Saturday nights in Georgia during the mid-1980s were memorable for wrestling fans and not just because of the weekly NWA cards held at The Omni. During a five-year stretch of Saturday nights, a beefy, wisecracking Atlantan named Joe Pedicino brought a weekly wrestling marathon into Georgia living rooms.
Beginning at 8 p.m. Saturday nights, Superstars of Wrestling — an extended block of programming that emanated out of Atlanta’s WATL-36 — brought action and drama from the nation’s territories to Georgia fans who, otherwise, would not have been able to view the regionally-specific programs.
If you lived in Georgia from 1986 to 1991 and owned a TV set capable of puling in a decent UHF signal, you were among those fortunate enough to view Superstars of Wrestling and its programming culled from an array of regional territories, as well as from international locales like Canada, Puerto Rico and Japan, stitched together with pre-taped segments from Pedicino and his co-host Boni Blackstone.
As Pedicino remembered, he was working as a retail sales rep for the station when Superstars of Wrestling began almost as a fluke.
“The program director there was unhappy because the wrestling show he was carrying, which was Memphis, wasn’t doing too good,” Pedicino recalled for SLAM! Wrestling. “I told him he was carrying the wrong show at the wrong time — 9 a.m. Saturday morning — which is when most wrestling fans were either still asleep or already up and out of the house. The show we were running was a great one, but there were some problems. First, instead of running a syndicated show, we were running whatever show Memphis sent the station. The whole show was about, ‘What I’m going to do to you Monday night?’ Then, when it came on the next week, other than maybe the main event, they didn’t really tell you what happened Monday night at the Coliseum.”
Soon, Pedicino had an idea to pitch — a wrestling show with a likable host that would capitalize on the prime, wide-open time slot that followed two hours of World Championship Wrestling on WTBS. No matter if it flopped or flew, Pedicino suggested that a more personalized wrestling telecast might at least help the small UHF station garner ratings higher than the non-existent “asterisks” earned by its Saturday night lineup of crusty B-movies.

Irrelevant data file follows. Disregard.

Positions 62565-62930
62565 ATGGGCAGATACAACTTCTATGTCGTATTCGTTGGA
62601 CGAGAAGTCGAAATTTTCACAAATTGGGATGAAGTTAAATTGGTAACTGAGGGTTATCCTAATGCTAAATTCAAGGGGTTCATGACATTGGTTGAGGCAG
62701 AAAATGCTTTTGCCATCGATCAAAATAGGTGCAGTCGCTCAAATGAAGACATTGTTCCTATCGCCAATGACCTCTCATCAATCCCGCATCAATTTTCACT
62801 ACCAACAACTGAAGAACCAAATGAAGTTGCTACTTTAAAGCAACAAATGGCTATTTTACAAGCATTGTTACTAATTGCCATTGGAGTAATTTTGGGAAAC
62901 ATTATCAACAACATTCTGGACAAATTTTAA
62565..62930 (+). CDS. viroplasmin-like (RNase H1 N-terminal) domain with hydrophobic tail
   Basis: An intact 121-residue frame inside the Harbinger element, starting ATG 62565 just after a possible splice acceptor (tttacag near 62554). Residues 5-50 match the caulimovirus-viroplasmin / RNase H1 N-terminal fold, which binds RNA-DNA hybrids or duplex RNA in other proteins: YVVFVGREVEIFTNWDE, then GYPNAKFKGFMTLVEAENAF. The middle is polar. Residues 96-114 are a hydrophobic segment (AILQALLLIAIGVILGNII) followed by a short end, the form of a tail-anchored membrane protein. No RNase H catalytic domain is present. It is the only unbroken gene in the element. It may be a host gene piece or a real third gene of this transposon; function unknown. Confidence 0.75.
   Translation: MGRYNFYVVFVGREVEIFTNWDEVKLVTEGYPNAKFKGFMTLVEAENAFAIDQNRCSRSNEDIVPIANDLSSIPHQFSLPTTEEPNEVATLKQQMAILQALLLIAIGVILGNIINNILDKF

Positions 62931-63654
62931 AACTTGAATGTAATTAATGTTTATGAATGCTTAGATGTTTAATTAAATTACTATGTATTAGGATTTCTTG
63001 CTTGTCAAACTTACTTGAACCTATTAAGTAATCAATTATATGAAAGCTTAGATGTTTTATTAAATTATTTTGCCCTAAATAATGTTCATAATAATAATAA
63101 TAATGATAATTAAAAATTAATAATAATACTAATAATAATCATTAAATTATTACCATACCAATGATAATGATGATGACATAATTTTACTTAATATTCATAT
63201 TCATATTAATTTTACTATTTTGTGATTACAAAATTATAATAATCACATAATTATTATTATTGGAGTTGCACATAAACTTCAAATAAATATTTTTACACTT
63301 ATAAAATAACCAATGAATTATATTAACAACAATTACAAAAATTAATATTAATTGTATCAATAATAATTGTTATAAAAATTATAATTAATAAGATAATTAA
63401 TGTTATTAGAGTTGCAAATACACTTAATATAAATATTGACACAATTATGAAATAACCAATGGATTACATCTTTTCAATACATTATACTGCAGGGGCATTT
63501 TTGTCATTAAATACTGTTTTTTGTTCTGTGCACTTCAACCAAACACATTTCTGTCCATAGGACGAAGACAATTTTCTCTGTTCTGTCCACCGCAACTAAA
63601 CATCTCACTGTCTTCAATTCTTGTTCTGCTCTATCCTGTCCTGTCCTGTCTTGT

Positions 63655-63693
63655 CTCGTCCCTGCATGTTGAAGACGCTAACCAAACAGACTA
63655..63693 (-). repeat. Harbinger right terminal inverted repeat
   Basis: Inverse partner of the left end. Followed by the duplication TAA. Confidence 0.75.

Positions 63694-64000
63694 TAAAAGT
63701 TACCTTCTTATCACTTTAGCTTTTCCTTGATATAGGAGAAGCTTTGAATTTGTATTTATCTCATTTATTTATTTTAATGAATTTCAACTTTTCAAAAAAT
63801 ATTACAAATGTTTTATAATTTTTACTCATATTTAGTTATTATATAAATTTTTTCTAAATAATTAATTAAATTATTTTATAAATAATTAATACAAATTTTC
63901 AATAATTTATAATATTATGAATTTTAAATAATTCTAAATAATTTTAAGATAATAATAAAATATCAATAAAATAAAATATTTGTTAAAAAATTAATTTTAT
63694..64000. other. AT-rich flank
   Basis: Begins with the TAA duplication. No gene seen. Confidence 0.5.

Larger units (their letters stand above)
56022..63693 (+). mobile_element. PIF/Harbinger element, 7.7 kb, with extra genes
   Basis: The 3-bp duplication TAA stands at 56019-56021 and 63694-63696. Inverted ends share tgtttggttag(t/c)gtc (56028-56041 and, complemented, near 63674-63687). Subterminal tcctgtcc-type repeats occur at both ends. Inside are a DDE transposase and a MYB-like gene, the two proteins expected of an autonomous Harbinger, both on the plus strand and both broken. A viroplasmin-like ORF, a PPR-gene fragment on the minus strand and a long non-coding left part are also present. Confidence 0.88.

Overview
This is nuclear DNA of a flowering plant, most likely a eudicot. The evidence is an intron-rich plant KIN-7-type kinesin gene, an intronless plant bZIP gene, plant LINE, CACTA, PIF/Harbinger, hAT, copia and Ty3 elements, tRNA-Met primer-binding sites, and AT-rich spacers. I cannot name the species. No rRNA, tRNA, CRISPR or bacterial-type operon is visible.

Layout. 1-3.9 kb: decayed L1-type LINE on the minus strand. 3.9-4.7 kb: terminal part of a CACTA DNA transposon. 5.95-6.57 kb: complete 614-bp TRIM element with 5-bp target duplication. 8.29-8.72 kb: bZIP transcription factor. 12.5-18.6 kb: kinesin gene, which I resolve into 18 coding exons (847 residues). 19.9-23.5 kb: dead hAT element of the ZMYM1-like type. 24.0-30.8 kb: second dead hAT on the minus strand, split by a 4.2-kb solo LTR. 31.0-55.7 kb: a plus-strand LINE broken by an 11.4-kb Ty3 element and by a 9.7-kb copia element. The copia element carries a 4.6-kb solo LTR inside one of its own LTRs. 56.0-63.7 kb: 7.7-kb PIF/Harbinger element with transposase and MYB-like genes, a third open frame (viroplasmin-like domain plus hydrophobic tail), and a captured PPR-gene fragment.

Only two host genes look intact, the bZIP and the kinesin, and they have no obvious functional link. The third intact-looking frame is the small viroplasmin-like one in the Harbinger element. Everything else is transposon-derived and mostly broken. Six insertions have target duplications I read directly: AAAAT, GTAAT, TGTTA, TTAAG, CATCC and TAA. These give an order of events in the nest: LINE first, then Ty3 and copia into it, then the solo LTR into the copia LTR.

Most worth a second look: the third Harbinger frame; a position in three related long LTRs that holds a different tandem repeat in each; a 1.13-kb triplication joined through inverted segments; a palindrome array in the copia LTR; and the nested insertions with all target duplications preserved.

“I said, ‘I want you to think about pro wrestling as a soap opera for men.’ Can you imagine a soap opera leading to a big, suspenseful ending each day and the next time you tune it back in they don’t even mention what happened last time? These wrestling fans were not finding out how their soap opera ended. When they asked me what I would do differently, I told them, up front, that I had an idea, but they weren’t going to do it. I said, ‘You know how Elvira comes in and hosts the midnight movie?’ Well, I wanted to do something like that with a wrestling show where the host came on and gave a rundown of what happened when we left off last Saturday. The second thing I suggested was move it to 8 o’clock Saturday night. At 7:45, the highest rated channel in the book was TBS, by far, which was airing Gordon Solie with two hours of wrestling. It was getting about a 9 share. I wanted to do a campaign that said ‘Hey, after watching two great hours of wrestling on TBS, tune in over here to WATL for another great hour of wrestling from Memphis.”
Superstars of Wrestling debuted in early 1986 as a two-hour program with Memphis and AWA television comprising its lineup. Fans who tuned into its seminal versions quickly learned that “wrestling” was much more than their local, home state promotion(s) and New York. Instead, it was a nationwide phenomenon that was growing hotter by the week. Within a few weeks on the air, Superstars of Wrestling had become the most watched program on WATL’s weekend schedule. Ultimately, it grew into an eight-hour wrestlefest that stretched until the wee hours of Sunday morning. Despite its “live” feel, Pedicino taped his segments throughout the preceding week. By Saturday, they had been edited together with featured TVs to create a show that often fooled fans into thinking they were missing out on a good time down at the WATL headquarters most Saturday nights.